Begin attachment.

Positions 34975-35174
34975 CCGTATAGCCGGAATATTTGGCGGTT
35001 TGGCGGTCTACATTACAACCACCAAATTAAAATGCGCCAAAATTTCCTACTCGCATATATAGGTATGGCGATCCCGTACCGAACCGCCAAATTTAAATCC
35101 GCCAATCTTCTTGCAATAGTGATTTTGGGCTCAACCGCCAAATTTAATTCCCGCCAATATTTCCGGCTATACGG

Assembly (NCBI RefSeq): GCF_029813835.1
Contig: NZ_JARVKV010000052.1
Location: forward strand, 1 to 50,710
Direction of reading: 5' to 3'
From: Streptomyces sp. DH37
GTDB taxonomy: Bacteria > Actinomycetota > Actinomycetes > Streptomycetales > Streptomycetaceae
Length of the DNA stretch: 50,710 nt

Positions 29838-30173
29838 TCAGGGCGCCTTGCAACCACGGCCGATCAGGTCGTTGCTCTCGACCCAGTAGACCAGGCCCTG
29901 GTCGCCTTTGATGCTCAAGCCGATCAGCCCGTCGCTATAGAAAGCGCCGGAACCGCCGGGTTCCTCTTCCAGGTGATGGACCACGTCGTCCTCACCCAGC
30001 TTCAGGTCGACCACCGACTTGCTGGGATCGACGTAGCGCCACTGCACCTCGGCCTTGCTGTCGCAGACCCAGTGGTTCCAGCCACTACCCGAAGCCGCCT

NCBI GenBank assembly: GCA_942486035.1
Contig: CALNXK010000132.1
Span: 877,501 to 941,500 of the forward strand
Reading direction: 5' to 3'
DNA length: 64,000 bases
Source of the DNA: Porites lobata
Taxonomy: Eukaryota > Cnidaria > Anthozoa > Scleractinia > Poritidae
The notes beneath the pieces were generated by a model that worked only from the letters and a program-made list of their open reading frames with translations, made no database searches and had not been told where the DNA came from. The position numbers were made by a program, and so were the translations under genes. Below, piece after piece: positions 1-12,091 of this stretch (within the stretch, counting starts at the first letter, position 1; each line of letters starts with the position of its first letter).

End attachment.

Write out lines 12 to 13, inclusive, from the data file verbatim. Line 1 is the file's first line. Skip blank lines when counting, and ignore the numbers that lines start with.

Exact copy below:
Positions 29838-30173
29838 TCAGGGCGCCTTGCAACCACGGCCGATCAGGTCGTTGCTCTCGACCCAGTAGACCAGGCCCTG